You're given a set of wooden blocks and 2 balls. The box comes with a book that shows you a variety of ways to set it up, but honestly I'm one of those people that throws away the instruction manual, so we just went on the fly. At one point, we even stopped using the balls it came with and just built castles and houses and we used our little animal figurines for play. I'm telling you, this is a keeper!
Have a fabulous remainder of your Monday!
(As a disclosure, I am not paid to endorse any specific products. These are just some items that I've found fun and useful.)
I am so excited to introduce my very first guest blogger, Giana Corrado, MS, CCC-SLP of Speech and Learning Institute in North Palm Beach, Florida! You might also know her from @missgspeechtherapy on instagram! Giana and I have known each other since graduate school and she is a fabulous clinician!
I begged her to keep me posted on the "goings-on" at this year's ASHA convention in LA, since I was unable to attend. Here's what she had to say:
Hi everyone! I’m so thrilled my lovely friend Krista asked me to write a guest blog post for the month of November about my experience at the ASHA 2017 convention in Los Angeles! First, a little intro about me. I received my Bachelor’s degree in Speech-Language Pathology from Loyola University Maryland in Baltimore in 2012. I then ventured down the Sunshine State to attend Nova Southeastern University to complete my Master’s degree, where I met Krista! She has been such a great resource/friend to have over the years. I currently work at a private practice called the Speech and Learning Institute in North Palm Beach. I completed my CF there and received my C’s in April 2017. I mainly work with the pediatric population and my specific interests include children with Autism, as well as language delayed preschoolers/early intervention.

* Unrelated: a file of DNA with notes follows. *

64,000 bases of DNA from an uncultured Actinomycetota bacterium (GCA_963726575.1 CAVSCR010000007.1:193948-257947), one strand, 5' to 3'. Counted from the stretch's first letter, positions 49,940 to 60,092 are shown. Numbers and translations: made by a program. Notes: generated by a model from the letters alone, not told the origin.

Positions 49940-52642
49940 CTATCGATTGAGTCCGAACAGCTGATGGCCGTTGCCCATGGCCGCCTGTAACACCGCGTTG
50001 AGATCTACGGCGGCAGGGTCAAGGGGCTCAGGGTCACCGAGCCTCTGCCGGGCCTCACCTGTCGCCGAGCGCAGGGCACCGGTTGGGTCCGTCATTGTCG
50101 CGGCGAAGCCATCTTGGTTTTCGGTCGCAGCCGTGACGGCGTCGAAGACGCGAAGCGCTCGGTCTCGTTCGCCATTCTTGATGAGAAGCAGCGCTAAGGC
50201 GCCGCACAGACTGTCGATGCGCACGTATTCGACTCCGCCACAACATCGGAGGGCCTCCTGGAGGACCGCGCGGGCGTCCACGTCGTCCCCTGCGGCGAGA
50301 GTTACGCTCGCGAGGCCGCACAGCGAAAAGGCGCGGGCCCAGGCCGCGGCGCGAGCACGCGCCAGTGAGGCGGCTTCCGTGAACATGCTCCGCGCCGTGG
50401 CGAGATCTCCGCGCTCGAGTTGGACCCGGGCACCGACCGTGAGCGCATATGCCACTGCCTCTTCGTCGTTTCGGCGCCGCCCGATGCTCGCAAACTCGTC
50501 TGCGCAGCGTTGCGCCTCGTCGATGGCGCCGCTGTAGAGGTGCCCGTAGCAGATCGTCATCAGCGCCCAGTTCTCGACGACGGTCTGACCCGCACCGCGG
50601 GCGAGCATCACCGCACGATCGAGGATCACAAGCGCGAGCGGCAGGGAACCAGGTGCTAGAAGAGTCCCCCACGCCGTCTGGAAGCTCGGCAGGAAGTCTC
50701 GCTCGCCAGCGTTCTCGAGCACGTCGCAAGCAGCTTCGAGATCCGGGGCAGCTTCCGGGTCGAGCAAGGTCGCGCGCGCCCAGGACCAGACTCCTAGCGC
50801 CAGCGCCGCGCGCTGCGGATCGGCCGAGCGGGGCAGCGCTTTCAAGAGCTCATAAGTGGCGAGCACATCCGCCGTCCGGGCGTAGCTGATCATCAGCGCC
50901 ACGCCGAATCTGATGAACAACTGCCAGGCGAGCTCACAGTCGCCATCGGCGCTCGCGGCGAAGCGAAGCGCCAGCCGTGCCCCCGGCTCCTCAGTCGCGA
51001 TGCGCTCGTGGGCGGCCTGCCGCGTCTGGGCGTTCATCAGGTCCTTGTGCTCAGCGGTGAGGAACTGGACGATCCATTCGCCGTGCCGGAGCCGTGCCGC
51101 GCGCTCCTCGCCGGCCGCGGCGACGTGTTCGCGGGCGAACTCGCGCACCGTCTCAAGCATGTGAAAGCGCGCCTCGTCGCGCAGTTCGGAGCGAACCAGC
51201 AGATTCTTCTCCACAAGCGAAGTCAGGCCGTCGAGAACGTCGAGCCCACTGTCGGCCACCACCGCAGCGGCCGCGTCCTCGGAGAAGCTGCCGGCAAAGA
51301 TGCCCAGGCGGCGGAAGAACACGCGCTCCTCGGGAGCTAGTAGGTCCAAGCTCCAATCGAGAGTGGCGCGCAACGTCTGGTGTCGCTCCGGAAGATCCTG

Now, on to the conference! This was my second year attending. I think I enjoyed it more this year, now that I’ve been working in the field for a year and a half. I had a better idea of which sessions I wanted to attend, and what I wanted to expand my knowledge on. One of the sessions that caught my eye from the get-go while browsing through the program planner 2 weeks before (so Type A, I know) was a session called “Infants and Children Prenatally Exposed to Drugs: Neonatal Abstinence Syndrome and Neurodevelopmental Outcomes.” Now, while I do not work in the NICU with babies who are born addicted and are currently withdrawing, I do have several clients on my caseload who were born addicted and are now school-aged. These kids are still dealing with the life-long issues that come with this territory. Therefore, I wanted to expand my knowledge on this very specific group.
It was eye-opening to learn about the effects on communication as well as cognition/behavior which I see in my clients every day. Some of these include: significantly lower scores on a variety of language assessments, difficulties with attention and behavior, and the number one effect, which I think stands out the most: ADHD. At birth, it makes sense that a baby’s neurological system is over-stimulated; it’s essentially in over-drive from the withdrawal. But....these effects are long-lasting, and according to the presenters, ADHD symptoms start to show up around 5 years old. So, if you have a child on your caseload who seems to present with severe ADHD at a young age, take a look through the medical history and see if they suffered from Neonatal Abstinence Syndrome. It’s important to note that I don’t just mean a “hyper” kid; I’m talking about a constant need to be moving or fidgeting (rocking in chairs, biting pencils.) Truly an inability to sit and attend to a task. As these children reach their teen years, you’re looking at problems with perceptual reasoning, abstract reasoning, and problem solving. Executive function skills can be seriously compromised for this group. While the presentation did not focus on specific therapeutic interventions for this population, I feel as if I received enough information about what areas of language need to be targeted and therefore I can come up with my own activities based on that.